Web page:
About 2,000 participants marched in a SlutWalk in Tel Aviv on Friday, October 15, protesting sexual violence, discrimination and victim-blaming.
Participants, among them members of the Young Communist League of Israel, shouted slogans such as: “I believe you,” while carrying signs with pictures of sex offenders and major streets across the city were blocked as demonstrators made their way to the main rally at Habima Square.
The march started at Atarim Square, the former home of the infamous Pussycat strip club under the title “SlutWalk Tel Aviv: Nothing is an invitation to rape,” holding signs that read “it is not your fault” and “end femicide,” and chanting “no means no.”
“An environment that allows for the treatment of women as objects; Silencing and blaming of victims; and a helpless legal system,” said the Kulan organizers of what enables sexual violence to run rampant in Israel. “In order for a victim of sexual violence to have the power to reveal themself and complain, the public must stop looking at what she was wearing and how many men she has been with and start looking at the offender.” “We will not continue to allow violence because no one is at fault for being hurt and every woman can live the way she chooses, wearing any clothing that she wants without fear of being raped or of her clothes being called an invitation for rape.”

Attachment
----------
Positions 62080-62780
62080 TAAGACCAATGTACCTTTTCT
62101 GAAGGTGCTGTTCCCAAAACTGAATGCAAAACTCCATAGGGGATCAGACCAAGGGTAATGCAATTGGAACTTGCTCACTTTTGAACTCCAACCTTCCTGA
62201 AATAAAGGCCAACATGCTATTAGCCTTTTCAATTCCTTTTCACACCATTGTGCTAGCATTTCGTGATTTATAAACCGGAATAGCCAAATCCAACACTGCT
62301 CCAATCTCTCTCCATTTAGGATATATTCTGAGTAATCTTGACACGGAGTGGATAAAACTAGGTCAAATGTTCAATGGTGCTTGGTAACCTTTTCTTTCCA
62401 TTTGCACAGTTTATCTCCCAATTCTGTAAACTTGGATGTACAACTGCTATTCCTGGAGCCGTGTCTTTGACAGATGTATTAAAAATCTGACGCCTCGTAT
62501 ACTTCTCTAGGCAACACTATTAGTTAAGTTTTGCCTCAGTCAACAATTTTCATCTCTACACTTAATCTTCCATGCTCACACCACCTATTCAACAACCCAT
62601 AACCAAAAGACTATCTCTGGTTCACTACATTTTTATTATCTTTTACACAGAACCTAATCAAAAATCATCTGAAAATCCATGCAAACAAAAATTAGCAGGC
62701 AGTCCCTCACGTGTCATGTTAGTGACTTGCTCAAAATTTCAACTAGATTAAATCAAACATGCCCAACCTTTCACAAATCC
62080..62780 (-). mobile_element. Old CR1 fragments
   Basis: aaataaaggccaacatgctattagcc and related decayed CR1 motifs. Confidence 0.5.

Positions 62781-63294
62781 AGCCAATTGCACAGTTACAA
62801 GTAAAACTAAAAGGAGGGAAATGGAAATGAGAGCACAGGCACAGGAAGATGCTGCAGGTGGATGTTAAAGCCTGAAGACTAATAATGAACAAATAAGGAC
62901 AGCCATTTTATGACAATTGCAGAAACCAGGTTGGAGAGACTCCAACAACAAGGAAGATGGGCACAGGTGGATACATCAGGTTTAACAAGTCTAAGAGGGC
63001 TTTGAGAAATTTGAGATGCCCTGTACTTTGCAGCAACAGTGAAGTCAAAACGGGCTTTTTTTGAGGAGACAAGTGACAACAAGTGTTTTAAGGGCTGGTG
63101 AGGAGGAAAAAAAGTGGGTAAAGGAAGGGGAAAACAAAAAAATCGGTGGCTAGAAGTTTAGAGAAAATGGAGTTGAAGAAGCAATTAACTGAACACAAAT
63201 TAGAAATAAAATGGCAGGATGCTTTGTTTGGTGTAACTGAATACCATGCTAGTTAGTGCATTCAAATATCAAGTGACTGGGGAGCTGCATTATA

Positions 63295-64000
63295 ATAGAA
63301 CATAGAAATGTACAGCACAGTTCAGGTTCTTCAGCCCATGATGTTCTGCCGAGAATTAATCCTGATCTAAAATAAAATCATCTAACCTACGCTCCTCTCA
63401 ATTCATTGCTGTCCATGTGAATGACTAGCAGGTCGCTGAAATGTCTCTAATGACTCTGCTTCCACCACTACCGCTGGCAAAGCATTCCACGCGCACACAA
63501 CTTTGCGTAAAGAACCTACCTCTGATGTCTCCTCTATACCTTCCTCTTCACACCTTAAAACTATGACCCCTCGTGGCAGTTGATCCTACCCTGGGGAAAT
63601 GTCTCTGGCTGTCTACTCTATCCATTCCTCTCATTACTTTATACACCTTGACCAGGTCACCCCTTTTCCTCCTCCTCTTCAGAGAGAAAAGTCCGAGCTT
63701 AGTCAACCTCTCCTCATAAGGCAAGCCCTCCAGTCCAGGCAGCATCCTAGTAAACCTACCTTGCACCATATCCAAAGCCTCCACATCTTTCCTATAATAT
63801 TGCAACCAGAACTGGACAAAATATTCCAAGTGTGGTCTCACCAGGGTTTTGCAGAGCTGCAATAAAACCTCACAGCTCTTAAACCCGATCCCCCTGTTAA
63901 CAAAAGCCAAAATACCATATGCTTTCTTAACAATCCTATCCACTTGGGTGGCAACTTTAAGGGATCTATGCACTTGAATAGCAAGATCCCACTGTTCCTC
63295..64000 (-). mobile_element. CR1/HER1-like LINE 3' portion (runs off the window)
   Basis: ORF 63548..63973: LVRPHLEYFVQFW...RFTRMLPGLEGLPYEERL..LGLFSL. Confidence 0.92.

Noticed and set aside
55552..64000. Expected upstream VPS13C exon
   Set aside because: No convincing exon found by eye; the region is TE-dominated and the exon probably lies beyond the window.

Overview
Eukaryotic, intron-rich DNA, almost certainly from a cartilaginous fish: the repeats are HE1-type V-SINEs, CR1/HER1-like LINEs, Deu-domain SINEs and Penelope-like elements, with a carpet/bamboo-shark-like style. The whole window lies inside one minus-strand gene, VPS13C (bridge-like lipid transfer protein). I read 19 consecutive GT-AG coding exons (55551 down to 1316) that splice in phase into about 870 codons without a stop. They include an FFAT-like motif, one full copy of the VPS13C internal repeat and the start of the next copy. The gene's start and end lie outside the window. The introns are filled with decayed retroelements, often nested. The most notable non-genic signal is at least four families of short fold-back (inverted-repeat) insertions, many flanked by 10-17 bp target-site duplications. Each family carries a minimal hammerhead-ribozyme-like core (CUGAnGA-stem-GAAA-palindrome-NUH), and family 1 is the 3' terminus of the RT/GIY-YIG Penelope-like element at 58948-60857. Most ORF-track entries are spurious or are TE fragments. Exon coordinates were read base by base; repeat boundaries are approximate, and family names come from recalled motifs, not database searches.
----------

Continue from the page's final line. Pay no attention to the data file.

This year the march’s end point was a feminist fair at Habima Square in which many feminist organizations took part including The Women’s Lobby, Women Lawyers for Social Justice, El HaLev, the Tel Aviv Sexual Assault Crisis Center and many more.
The SlutWalk is a transnational movement that was founded in 2011 when a Canadian police officer said that women “should avoid dressing like sluts” if they did not want to be victims of sexual violence. Women gather for SlutWalks around the world to protest this perception that a woman’s actions are the cause of violence against her.